Local History

Published on January 14th, 2015 | by Rafael Alvarez


The Great Magnolia Vagabond – No. 1

I spent New Year’s Eve 2006 in a small motel in West Point, Mississippi, some 50 miles due south of Tupelo.

WestPointRafael Why West Point, home to 11,300 souls and the seat of Clay County?

Not because Howlin’ Wolf was born nearby. Nor to see the place where America’s favorite sled—the Flexible Flyer—was in made from 1973 to 1993.

[Though I’d give anything to see the great bluesman—born Chester Burnett 114 years ago just north of West Point—howling down a North Mississippi slalom on a wooden sled!]

I was simply on the road again, wandering from the ocean on the right to the ocean on the left in a Toyota pick-up.

I’d spent the previous day in the birthplace of the King, finishing up a network pilot (Panic In Detroit) that never got made and—in a t-shirt proclaiming Robert Johnson the king of the music without which Elvis would not claim his crown—befriending a grade school classmate of Presley as I slowly made my way to Tinseltown.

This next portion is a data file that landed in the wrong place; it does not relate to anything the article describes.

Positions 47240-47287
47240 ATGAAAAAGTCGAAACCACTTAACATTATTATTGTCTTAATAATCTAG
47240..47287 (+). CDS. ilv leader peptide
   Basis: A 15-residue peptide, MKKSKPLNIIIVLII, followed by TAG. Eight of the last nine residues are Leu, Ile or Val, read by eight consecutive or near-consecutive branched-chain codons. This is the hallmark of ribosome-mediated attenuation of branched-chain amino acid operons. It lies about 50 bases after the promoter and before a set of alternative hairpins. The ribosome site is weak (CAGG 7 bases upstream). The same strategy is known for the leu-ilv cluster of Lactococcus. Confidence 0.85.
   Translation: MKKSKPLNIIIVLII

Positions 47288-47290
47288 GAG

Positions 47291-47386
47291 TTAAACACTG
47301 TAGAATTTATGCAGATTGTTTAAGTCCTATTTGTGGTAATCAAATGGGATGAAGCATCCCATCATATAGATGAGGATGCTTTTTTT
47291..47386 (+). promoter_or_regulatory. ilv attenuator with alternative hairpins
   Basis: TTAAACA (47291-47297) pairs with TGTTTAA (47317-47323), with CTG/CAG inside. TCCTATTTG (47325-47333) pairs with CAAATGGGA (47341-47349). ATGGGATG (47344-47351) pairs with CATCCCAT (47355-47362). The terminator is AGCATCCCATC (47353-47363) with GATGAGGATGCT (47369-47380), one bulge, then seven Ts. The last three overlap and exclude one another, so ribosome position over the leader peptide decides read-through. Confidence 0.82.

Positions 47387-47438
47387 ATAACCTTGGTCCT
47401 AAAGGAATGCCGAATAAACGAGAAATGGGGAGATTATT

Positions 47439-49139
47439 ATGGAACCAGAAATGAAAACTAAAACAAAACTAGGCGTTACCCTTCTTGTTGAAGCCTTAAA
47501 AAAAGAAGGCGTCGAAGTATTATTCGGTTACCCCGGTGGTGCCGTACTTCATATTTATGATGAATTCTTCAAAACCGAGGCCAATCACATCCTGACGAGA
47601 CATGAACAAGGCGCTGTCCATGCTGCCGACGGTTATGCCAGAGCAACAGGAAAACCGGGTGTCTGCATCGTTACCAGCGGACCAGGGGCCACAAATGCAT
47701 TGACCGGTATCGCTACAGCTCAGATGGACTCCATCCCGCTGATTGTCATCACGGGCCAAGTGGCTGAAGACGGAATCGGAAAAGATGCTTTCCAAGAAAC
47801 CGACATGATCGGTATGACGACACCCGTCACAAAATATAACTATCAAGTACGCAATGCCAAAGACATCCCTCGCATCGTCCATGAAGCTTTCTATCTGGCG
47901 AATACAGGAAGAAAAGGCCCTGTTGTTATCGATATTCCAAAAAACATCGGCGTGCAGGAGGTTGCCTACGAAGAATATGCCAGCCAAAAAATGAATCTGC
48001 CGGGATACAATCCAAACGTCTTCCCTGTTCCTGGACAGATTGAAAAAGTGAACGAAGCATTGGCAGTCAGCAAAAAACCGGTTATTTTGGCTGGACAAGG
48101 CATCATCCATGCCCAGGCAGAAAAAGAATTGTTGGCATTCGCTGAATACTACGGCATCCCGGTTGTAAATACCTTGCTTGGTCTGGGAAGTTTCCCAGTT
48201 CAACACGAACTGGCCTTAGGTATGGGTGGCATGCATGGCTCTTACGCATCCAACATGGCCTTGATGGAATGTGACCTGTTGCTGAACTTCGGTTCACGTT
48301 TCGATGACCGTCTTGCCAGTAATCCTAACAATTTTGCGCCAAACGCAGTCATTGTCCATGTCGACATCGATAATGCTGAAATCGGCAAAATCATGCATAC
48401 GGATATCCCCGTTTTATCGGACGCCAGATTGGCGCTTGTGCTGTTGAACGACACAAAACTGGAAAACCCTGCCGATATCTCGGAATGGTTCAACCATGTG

All alone in West Point, Mississippi on New Year’s Eve with a bowl of noodles from a Chinese joint near the Holiday Inn at the corner of Route 45 and Lewis O’Neal Road, listening to a New Year’s Eve recording made 40 years earlier in Pittsburgh: Elvis and 16,000 acolytes singing Auld Lang Syne.  The Local Voice Ligature

This article was originally printed in The Local Voice #220 (published January 8, 2015).
To download a PDF of this issue, click here.

"The Prodigal Professor: William Weaks Morris (1934–1999)"

About the Author

Rafael Alvarez is a reporter, short story writer & screenwriter based in Baltimore. He has been visiting & writing about Mississippi since 1984. A former staff writer for HBO's "The Wire," his new book is a collection of short fiction called "Tales From the Holy Land."

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